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Writing essay exams

Essay exams can seem daunting, but with some preparation and strategy, they can be manageable, maybe even enjoyable, for you. Focus, strategy, and timing are key elements in effective essay exam writing. You’ll need to pay close attention to what the questions ask, and plan your answers. Read on for some helpful tips on how to face this writing-intensive form of evaluation.

Before the examDuring the exam

Before the exam

Broad goals of writing essay exams

In most respects, an exam essay is like a term paper: it should be direct, focused, organized, and well supported. Grammar, clarity, proper punctuation and correct word choice all usually still count (although many instructors mark essay exams with the understanding that students have less time than usual to revise, edit, and proofread). You should avoid repetition; be coherent and concise.

Review the course content

To do your best on the exam, you’ll need to be able to demonstrate your understanding of and familiarity with the course material, and show your ability to draw conclusions, see patterns, and make comparisons. Make sure you have completed all the readings and reviewed any as necessary; see our exam prep resource for helpful study strategies.

Try practice questions

Writing in response to practice questions can be a useful study strategy.

  • You can create your own practice essay questions, on your own or with classmates, based on themes, theories and issues you’ve discussed in class, or topics mentioned in the course syllabus or its learning objectives.
  • Once you have a few options, start brainstorming thesis statements. Make thematic or rhetorical connections among the various works you’ve studied, and link them to the main concerns of the course. (For example, if your course has focused on the representation of animals in Victorian literature, it is not enough to remark that both Tess of the D’Urbervilles and Great Expectations feature abused characters. It’s more effective to specify that the animal imagery in the former and the borrowed rhetoric from Darwin’s Origin of Species in the latter suggest parallels between human and animal natures in these novels.)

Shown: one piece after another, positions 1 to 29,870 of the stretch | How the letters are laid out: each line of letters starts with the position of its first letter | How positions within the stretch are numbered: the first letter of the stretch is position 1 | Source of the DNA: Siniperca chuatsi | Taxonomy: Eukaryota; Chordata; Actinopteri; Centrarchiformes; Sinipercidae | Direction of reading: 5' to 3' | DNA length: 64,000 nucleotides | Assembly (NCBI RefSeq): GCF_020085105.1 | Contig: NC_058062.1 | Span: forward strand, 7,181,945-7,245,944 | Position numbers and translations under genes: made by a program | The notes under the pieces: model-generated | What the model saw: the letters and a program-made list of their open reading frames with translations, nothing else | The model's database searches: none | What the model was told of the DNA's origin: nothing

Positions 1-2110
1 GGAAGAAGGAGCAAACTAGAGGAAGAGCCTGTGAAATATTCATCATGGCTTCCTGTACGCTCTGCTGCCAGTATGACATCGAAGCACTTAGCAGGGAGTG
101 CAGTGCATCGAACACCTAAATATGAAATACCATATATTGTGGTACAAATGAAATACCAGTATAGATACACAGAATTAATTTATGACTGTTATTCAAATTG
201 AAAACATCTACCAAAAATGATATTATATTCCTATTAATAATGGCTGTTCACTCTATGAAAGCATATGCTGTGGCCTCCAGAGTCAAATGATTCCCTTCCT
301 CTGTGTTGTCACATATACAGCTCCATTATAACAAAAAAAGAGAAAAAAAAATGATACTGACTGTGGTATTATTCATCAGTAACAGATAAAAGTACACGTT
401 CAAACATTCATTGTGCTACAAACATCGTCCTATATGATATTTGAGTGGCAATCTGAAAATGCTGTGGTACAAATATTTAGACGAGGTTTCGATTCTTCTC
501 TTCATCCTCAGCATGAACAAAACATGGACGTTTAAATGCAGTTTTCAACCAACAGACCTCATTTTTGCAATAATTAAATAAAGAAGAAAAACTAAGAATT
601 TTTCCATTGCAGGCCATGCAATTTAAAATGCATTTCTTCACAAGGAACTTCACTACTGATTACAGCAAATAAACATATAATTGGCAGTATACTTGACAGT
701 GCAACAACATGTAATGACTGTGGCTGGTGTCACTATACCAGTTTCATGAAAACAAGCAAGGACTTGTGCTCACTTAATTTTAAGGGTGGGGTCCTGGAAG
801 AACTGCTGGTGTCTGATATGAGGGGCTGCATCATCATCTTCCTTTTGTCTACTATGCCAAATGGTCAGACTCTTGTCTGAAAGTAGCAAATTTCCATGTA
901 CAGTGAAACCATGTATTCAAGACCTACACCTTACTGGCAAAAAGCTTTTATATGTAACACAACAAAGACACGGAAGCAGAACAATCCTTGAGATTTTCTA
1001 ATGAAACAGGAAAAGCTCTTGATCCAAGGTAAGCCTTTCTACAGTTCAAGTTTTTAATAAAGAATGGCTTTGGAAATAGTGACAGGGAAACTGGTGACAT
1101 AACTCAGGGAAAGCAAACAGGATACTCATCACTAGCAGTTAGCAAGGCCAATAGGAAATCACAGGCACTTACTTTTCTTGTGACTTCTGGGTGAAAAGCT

• Prepare outlines. These can be skeleton outlines, containing just a thesis and main sub-arguments. The idea is to kick-start your critical and analytical thinking in the context of the course; having a good grasp of key concepts, themes, theories, etc. in advance of the exam will save you some thinking time while writing the exam.

During the exam

Read carefully through the entire exam

Look for instructions that guide or limit how you approach questions, and plan accordingly. For example, an instructor might specify that a work or an author cannot be discussed multiple times in the exam. Similarly, you might be told how many sources or points you need to use in each essay. Underline key words (analyze, discuss, compare/contrast, etc.) in each question to understand what is being asked and how you should structure your approach.

Determine the order in which you will approach the questions.

Some students prefer to answer the questions sequentially, while others like to start with the more difficult questions, or the ones worth the most marks. Choose according to what will reduce your stress level.

Budget time for each question.

Instructors will often include suggested time frames for each section of the exam that typically correspond to the number of marks that the sections are worth. Keep these in mind, but work to your strengths. Ideally, you will leave yourself ten minutes at the end to review your answers and revise as you want to.

Prepare a brief outline.

Before you start writing, take a few minutes to organize your response. This will keep you focused on answering the question, and it will help you present your ideas in a more coherent fashion than will a “think-as-you-go” method.

  • Develop a thesis statement (a sentence or two; rephrase the question’s essential terms into a statement).
  • Jot down key concepts, theories, facts, or themes that could be relevant.
  • Choose a few main points to support your thesis.
  • Identify which sources you are going to use; jot down evidence from each.
  • Decide on the order of your arguments.

Write directly, quickly, and legibly.

Think of answering the question as a very businesslike task. Stay focused and generate content.

  • Try not to dwell too much on the phrasing of your essay.
  • Don’t provide too much background information or any information not directly relevant. Keep it simple.
  • Emphasize your analysis and insight; avoid plot summary.
  • Include one main idea per paragraph. Offer evidence and interpretation.
  • Consider writing (or considerably revising) your introduction and conclusion after writing your body paragraphs, and using them to frame and unify your argument.


Try to leave yourself enough time to proofread your answers and to correct any spelling or grammatical mistakes. Instructors might be more lenient when marking exams, but there is no guarantee that you will not be penalized for such errors. Moreover, the person marking your exam will understand and appreciate your ideas far more easily if they are presented clearly and correctly.